FDA approves Pomalyst as first new Kaposi sarcoma treatment in 20 years
The FDA granted accelerated approval to pomalidomide for treatment of two forms of Kaposi sarcoma.
The approval applies to use of pomalidomide (Pomalyst, Bristol-Myers Squibb) by patients with AIDS-related Kaposi sarcoma whose disease has become resistant to highly active antiretroviral therapy, or by patients with Kaposi sarcoma who are HIV-negative.
Pomalidomide — a thalidomide analogue already approved for use with dexamethasone for treatment of certain patients with multiple myeloma — is the first new treatment option for Kaposi sarcoma in more than 20 years.
“Patients with Kaposi sarcoma have had few options to manage their disease for 2 decades,” Diane McDowell, MD, vice president for hematology global medical affairs for Bristol-Myers Squibb, said in a company-issued press release. “We’re excited that the additional research into Pomalyst in this rare disease area has resulted in our ability to provide a much-needed oral treatment option for patients.”
The FDA based the approval on results of the phase 1/phase 2 12-C-0047 trial.
The open-label, single-arm trial included 28 adults with symptomatic Kaposi sarcoma. Most patients had advanced disease, and the 18 HIV-positive patients in the trial continued concomitant highly active antiretroviral therapy.
All patients received pomalidomide dosed at 5 mg once daily for 21 days of each 28-day cycle. Treatment continued until disease progression or unacceptable toxicity.
Study protocol excluded patients with symptomatic pulmonary or visceral Kaposi sarcoma, history of venous or arterial thromboembolism or procoagulant disorders. Patients received thromboprophylaxis with aspirin dosed at 81 mg once daily throughout therapy.
Investigator-assessed overall response rate served as the primary endpoint.
Researchers reported an ORR of 71% (95% CI, 51-87). Four patients (14%) achieved complete response and 16 patients (57%) achieved partial response.
Median time to first response was 1.8 months (range, 0.9-7.6) and median duration of response was 12.1 months (95% CI, 7.6-16.8). Ten (50%) of the patients who responded to treatment maintained a response for more than 12 months.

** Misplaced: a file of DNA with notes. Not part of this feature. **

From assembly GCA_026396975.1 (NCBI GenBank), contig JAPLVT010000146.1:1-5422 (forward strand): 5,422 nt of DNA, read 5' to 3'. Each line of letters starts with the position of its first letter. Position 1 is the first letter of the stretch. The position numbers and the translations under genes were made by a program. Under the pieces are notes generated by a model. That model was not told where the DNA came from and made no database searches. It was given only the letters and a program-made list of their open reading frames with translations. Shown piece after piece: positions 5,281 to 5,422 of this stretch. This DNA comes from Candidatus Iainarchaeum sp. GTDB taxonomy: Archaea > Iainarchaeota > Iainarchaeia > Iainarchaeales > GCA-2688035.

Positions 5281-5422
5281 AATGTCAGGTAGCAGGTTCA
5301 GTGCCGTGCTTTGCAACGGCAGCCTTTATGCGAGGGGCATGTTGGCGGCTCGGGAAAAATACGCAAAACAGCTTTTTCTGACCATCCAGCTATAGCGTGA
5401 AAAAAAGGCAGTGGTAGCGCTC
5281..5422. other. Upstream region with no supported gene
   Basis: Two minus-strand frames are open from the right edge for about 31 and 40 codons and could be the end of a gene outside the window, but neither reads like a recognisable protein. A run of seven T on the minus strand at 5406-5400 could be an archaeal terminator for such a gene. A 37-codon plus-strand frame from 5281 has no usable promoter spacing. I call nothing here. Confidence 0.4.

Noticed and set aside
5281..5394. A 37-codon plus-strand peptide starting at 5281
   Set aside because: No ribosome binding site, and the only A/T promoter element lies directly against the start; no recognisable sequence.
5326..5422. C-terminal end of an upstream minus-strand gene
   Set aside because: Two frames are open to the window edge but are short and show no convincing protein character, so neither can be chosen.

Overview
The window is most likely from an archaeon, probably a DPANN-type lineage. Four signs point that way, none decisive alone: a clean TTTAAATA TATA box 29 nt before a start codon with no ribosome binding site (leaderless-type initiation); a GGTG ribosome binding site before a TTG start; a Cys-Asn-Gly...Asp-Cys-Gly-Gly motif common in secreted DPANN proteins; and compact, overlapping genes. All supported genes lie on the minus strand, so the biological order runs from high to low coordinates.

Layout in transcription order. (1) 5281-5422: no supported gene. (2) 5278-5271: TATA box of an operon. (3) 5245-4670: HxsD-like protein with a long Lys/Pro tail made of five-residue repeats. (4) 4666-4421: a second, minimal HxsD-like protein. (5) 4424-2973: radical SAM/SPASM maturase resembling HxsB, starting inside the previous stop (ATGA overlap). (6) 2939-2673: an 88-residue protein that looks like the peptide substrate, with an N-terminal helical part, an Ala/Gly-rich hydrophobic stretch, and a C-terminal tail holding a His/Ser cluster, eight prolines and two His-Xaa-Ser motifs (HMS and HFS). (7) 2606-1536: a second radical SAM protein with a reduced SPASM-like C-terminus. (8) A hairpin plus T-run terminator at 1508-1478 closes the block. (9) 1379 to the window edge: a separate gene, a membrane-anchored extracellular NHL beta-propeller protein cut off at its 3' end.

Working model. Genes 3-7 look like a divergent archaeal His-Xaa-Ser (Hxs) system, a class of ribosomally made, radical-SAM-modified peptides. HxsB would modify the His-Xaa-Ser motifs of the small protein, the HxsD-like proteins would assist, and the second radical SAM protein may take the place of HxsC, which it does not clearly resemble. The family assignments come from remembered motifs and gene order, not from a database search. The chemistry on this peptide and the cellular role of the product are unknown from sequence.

“Pomalyst has shown positive results in [patients with Kaposi sarcoma], regardless of their HIV status,” lead researcher Robert Yarchoan, MD, chief of the HIV and AIDS Malignancy Branch within NCI’s Center for Cancer Research, said in the release. “Also, it provides a therapy that is taken orally and works by a different mechanism of action than the cytotoxic chemotherapy drugs generally used to treat Kaposi sarcoma.”
Pomalidomide exhibited a safety profile consistent with that observed in other approved indications.
The most common adverse events included maculopapular rash (71%), constipation (71%), fatigue (68%), nausea (36%), diarrhea (32%), cough (29%), dyspnea (29%), peripheral edema (29%), upper respiratory tract infection (29%), muscle spasms (25%), hypothyroidism (21%), dry skin (21%) and chills (21%).
Grade 3 or grade 4 adverse reactions included maculopapular rash (3.6%), diarrhea (3.6%) and peripheral edema (3.6%).
Grade 3 or grade 4 laboratory abnormalities included decreased absolute neutrophil count (50%), decreased phosphate (25%), elevated glucose (7%) and elevated creatine kinase (7%).
Three patients (11%) discontinued treatment due to adverse events.
The FDA previously granted breakthrough therapy designation and orphan drug designation to pomalidomide for these indications.
A boxed warning notes pomalidomide can cause fetal harm and is contraindicated for pregnant women.